Cape Flattery to Kauai
Noon position: 35.50.44N by 135.54.80W
Miles since last noon: 174
Total miles of passage: 960
Avg. Miles per Day: 160
Speed: 7 knots
Wind: NNE 10 to 25 (strangely up and down)
Sky: Complete cloud cover, but sun punching through; no rain.
Waves: NNE 5-10
Air Temperature: 74 degrees
Sea Temperature: 66 degrees
At noon yesterday I set the second headsail on its pole. And that has changed everything. We now charge forward with a grace and speed unmatched since the very birth of sail. The twin genoas, fast to their yards, are lifted and full and unmoving as if they are not, in fact, made of a limp cloth but of a magic material that, when run out, transforms into the stiff, lithe, white wings of birds.
It’s reminiscent of–if not quite as romantic as–that famous painting by Marin-Marie where he’s flying two twins but also a spinnaker on his steady Annabelle (?) in the great, tumbling surf of strong trade winds, and him on the bow in a pith helmet apparently laying on a coat of varnish.
It’s not quite like that, but pretty damned close.
I have the wind slightly on starboard quarter. The working jib is flying to starboard and has two reefs rolled in; I’m flying an equivalent amount of sail area from the big genoa to port. The working jib is out a little fuller; the genoa in a bit more snug.
And here’s what I’ve done in the intervening 24 hours by way of sail adjustment. Nothing.
Under this dead-simple rig we’ve had our second fastest day.
And I’ve given up on my “head to 35N by 135W and then follow the line west” scheme. Now the boat is in charge of navigation. With Frank and Georgette having apparently worn themselves out without leaving home and the next International Harvester not due off the line for as much as five days, we may just follow this wind all the way to Kauai. (That’s not a prediction so much as a wish.)
Several signs this morning hinted that we are transitioning out of the north and into the middle latitudes.
One, the slate-gray and drizzly ceiling that has been so constant now has holes in it; sun is punching through. As the day progresses, the holes are getting larger. We’re approaching the edge of the marine layer.
Two, I’m in a T-shirt. Air temperature was 67 degrees at 7am this morning (74 by noon), up from 60 degrees on the day of departure; and sea temperature is up to 66 degrees, up from 59 on day of departure.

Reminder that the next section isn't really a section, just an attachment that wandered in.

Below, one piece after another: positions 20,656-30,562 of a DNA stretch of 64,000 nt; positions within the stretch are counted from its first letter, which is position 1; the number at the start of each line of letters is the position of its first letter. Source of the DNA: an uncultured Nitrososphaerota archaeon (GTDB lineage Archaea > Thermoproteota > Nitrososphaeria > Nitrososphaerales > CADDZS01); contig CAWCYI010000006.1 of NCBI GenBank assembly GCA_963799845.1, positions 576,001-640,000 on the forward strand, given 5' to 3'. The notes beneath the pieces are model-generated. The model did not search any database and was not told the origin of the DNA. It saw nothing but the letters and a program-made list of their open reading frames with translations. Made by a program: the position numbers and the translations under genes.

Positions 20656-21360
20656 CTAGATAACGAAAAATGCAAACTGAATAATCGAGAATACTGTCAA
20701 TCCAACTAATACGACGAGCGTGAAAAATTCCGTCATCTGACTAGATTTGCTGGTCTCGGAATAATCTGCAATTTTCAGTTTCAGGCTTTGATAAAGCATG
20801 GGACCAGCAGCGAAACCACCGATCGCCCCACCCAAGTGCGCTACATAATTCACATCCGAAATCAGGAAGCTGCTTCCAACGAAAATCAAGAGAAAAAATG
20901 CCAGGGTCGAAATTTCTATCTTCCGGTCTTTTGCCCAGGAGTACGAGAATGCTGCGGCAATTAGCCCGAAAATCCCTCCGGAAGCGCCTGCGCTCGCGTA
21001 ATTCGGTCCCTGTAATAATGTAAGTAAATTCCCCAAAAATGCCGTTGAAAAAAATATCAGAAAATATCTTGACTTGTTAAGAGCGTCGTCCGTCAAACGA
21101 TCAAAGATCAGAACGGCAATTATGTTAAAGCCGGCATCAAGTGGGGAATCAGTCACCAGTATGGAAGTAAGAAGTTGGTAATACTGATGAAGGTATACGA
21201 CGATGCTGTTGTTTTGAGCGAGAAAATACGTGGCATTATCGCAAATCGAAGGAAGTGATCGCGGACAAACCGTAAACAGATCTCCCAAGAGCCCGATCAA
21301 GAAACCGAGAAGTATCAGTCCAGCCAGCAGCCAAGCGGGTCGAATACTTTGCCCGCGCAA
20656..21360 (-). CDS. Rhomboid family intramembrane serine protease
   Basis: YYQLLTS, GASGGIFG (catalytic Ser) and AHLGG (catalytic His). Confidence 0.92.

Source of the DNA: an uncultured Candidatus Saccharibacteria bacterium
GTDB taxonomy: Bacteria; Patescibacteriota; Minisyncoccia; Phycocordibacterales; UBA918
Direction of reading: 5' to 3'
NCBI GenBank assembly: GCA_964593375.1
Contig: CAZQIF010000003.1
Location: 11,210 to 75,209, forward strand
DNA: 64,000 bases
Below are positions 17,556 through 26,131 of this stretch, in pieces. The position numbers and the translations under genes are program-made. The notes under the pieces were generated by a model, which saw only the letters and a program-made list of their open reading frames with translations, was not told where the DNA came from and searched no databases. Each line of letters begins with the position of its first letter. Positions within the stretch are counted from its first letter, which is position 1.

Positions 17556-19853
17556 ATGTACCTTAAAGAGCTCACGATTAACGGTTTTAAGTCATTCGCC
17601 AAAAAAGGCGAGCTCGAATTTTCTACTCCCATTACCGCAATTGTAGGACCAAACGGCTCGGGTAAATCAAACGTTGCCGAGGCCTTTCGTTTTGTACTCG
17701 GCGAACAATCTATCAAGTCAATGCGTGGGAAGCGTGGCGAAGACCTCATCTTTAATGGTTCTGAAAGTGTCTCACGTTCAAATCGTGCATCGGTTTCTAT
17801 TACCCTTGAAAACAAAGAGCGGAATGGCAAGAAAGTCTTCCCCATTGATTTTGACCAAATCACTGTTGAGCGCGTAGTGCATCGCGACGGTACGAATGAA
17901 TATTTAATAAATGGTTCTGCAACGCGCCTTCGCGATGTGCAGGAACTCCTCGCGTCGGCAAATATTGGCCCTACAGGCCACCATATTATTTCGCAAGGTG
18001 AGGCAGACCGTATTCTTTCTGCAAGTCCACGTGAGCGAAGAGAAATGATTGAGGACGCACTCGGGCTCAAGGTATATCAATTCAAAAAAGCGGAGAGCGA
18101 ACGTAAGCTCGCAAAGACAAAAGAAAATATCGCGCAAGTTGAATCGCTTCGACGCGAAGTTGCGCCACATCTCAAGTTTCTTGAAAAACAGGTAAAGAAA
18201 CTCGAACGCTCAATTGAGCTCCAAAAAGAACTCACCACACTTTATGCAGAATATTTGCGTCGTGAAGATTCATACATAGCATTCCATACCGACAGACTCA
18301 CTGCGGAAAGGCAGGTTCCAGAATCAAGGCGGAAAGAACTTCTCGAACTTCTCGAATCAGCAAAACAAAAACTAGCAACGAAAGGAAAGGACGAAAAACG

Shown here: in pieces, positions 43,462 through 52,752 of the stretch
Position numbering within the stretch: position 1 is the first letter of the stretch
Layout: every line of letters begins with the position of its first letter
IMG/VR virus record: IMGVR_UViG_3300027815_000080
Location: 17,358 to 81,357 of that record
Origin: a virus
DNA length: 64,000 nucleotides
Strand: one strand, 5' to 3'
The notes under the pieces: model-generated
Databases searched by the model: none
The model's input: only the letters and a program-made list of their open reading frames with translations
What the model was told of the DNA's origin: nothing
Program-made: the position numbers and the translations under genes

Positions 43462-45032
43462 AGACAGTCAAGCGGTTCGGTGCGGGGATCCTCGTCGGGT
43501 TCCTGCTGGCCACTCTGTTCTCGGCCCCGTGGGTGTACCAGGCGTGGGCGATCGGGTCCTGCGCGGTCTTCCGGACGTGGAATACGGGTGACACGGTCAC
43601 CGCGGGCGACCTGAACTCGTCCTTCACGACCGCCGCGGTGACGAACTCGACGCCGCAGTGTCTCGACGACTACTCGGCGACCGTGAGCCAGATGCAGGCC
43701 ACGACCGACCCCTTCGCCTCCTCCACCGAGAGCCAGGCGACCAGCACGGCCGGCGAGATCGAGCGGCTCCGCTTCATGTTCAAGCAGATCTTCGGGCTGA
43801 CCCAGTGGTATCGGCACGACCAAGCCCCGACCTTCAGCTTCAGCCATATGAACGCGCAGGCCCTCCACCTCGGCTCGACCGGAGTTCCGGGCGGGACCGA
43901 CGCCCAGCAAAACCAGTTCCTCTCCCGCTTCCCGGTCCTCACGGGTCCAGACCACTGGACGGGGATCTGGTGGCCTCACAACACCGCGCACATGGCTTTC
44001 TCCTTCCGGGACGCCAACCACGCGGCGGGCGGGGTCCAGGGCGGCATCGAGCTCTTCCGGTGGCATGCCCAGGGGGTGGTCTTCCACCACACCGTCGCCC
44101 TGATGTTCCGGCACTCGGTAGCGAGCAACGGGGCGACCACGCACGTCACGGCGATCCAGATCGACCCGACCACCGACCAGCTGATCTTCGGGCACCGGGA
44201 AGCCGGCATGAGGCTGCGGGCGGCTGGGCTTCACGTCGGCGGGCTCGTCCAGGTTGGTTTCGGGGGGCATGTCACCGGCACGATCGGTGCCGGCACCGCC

Given the warmth, today I took the opportunity for a bath. No, not the Chichester full body drenching (you don’t get to see me naked just yet), but a good head and beard scrubbing.
Three, flying fish. While meditating upon the Monitor Windvane this morning, I noted fish scales on the leading edge of the air paddle. Then I noted scales in the cockpit. I found the unfortunate fish behind the fuel cans, mouth frozen open in an everlasting disbelief.
Sailboats must be vehicles for The Rapture in flying fish world. Uncle Wilber goes for a quick flight after dinner, just to stretch his wings, and is never seen again.
Flying fish mean other fish, like Dorado. So I’ve set the big pink hoochie trailing astern.
After a brief conversation, admittedly one-sided, I returned Uncle Wilber to his loved ones, or at least their general visinity. Some would say I should have eaten him, but flying fish smell like sea lion innards and feel as if they are made of bailing wire. I’d rather have egg on toast.
Am starting to see plastic in the water. A submerged milk bottle; a recipe card holder, a two gallon bucket, a fish float, and several smaller, broken-up pieces. All white. I think this suggests we’re on the outer edge of the gyre and that this much wind this far east at this latitude is somewhat rare. (?)
Haven’t seen a ship all day, this after a couple days of a ship or three on the scope all the time.
I think we may be on our own again.